WNY asst. attorney owes $198K in taxes
Assemblywoman, others criticize new hire
by Dean DeChiaro
Reporter staff writer
Apr 14, 2013 | 1610 views | 0 0 comments | 4 4 recommendations | email to a friend | print
ON THIN ICE – Mario Blanch, the recently hired Assistant Town Attorney in West New York, owes nearly $200,000 in federal and state taxes, court documents revealed this week. The debts were exposed by Assemblywoman Angelica Jimenez, who Blanch said is out to get him for political reasons.
view slideshow (2 images)

Recently hired West New York Assistant Town Attorney Mario Blanch owes nearly $200,000 in unpaid federal and state taxes, according to documents provided to the press by Assemblywoman Angelica Jimenez (D-West New York), who called for Blanch to step down from his position.

“This man Blanch is a serial tax evader. He has no business representing taxpayers and serving in such a sensitive legal position,” said Jimenez in a press release that accompanied the documents. “He was just hit with another big tax lien last month and he is sinking in a sea of debt.”

In addition to working for the town of West New York, Blanch operates a private practice in town and lives in North Bergen.

Blanch has drawn the political ire in the neighboring town of North Bergen after consistently criticizing Mayor and State Sen. Nicholas Sacco at town meetings on behalf of a group called the North Bergen Concerned Citizens.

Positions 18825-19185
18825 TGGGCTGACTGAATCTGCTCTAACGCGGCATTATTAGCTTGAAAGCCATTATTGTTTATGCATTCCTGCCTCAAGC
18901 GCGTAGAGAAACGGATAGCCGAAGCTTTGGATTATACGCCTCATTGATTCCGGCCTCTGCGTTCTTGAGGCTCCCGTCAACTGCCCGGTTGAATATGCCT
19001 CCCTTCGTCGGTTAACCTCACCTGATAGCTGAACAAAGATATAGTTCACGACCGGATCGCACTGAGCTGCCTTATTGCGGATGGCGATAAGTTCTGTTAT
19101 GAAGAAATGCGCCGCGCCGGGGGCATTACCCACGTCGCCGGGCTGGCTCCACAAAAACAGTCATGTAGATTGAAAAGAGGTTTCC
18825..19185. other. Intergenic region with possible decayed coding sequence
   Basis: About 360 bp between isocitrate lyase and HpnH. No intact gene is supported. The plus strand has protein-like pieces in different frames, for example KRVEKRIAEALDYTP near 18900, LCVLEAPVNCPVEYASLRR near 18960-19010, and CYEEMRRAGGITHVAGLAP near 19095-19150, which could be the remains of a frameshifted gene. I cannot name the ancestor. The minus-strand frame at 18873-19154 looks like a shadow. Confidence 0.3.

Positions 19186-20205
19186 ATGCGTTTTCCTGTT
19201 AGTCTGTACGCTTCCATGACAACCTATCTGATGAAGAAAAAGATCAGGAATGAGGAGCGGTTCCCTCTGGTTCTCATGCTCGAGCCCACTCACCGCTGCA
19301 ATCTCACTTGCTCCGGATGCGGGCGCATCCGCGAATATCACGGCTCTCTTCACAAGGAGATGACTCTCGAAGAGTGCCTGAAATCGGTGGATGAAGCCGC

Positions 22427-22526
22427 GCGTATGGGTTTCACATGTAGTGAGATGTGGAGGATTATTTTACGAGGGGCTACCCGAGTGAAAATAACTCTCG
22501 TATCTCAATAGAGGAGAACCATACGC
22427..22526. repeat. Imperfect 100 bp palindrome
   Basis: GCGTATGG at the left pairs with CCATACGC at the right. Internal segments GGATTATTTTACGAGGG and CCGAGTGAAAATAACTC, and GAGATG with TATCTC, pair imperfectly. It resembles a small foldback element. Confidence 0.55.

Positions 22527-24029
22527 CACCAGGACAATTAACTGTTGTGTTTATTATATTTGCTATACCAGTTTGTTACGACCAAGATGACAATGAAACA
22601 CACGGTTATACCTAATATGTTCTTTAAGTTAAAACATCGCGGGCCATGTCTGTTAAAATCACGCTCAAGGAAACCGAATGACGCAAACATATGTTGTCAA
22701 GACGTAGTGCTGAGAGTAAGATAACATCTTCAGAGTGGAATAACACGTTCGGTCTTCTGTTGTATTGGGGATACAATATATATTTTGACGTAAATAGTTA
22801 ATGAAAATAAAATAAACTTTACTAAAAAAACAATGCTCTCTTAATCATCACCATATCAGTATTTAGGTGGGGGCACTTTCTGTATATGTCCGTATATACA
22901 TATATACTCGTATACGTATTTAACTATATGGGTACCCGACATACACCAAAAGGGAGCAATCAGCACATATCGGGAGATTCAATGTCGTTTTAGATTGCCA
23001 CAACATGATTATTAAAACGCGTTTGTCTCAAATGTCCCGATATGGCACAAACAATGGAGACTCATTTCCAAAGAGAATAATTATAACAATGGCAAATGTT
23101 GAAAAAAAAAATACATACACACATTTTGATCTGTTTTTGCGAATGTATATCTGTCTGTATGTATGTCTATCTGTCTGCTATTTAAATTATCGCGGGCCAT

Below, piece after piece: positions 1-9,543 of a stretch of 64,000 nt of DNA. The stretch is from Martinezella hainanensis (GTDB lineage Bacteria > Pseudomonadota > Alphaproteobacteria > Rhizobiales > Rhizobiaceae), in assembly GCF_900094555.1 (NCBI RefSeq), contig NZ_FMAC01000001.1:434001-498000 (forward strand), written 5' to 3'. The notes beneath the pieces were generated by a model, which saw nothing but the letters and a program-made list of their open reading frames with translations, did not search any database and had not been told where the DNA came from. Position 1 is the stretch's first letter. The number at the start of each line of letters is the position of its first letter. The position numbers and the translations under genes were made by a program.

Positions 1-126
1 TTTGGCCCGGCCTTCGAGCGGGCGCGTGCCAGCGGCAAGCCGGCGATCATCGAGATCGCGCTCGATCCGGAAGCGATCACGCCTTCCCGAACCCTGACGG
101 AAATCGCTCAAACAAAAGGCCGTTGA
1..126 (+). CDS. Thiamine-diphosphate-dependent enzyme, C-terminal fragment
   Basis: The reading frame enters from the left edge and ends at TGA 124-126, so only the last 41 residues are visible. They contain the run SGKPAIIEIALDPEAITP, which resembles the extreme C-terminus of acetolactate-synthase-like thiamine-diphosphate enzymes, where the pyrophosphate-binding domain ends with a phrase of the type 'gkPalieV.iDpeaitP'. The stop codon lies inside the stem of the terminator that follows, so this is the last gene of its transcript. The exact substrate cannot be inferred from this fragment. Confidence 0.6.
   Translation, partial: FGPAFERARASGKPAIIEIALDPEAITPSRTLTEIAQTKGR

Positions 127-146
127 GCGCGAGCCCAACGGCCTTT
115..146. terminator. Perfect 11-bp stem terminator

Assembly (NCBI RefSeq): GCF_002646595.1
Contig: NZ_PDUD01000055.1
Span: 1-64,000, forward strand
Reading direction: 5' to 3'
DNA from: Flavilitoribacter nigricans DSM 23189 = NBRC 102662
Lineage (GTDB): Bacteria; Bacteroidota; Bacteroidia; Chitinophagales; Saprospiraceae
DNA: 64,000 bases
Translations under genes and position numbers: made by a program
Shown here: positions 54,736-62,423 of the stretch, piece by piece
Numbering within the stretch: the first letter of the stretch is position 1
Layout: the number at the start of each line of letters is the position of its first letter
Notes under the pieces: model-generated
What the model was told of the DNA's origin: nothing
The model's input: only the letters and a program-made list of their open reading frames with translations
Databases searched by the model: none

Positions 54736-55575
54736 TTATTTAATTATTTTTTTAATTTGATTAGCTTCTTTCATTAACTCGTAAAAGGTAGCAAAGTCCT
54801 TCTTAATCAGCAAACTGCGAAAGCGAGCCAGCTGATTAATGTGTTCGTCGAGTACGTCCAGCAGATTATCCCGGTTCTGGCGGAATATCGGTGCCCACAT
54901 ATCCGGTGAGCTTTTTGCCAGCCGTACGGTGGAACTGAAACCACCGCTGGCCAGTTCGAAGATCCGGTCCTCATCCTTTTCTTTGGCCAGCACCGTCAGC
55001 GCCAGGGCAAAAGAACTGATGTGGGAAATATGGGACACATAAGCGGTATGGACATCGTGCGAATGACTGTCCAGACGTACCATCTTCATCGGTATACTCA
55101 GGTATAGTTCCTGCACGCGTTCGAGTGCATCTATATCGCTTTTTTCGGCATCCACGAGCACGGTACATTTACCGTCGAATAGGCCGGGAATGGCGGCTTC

Records show that Blanch, who has represented the Concerned Citizens in various bouts with Sacco, owes $89,093.25 from 2006 and $43,941.50 from 2007 to the Internal Revenue Service (IRS). Additionally, he owes the state of New Jersey a total of $65,217.19 on three separate liens amounted at $28,644.30, $17,279.77 and $19,293.12.
_____________
“They’re calling me a tax evader, and I’m not that.” - Mario Blanch
____________
The last of those requests for payment was filed by the Division of Taxation on March 21, about a month after the town hired Blanch to assist Gil Garcia, its corporation counsel.

Blanch, who was reached by telephone early Wednesday morning, said that Jimenez’s figures are off.

“The number’s wrong, but that’s neither here nor there. I’ll be meeting with my accountant and preparing a statement,” he said.

And while Blanch did not deny that he owes the government money, he said that Jimenez’s facts were grossly misrepresented.

“They’re calling me a tax evader, and I’m not that,” he said. “What basically happened was that in the years that I owe those taxes [2006 and 2007], those were good years economically. Then the economy bottomed out. It was difficult.”

Blanch said he has worked out a payment plan with the IRS and has been paying off the debts each month.

“Tax evasion is essentially committing fraud to get out of paying taxes,” he said. “I’m on a payment plan with the IRS. It’s not that evading. I pay them every single month.”

The IRS’ media relations office in Washington could not confirm the claim, stating that the agency does not discuss a taxpayer’s personal information. However, a media representative did say payment plans with the agency exist.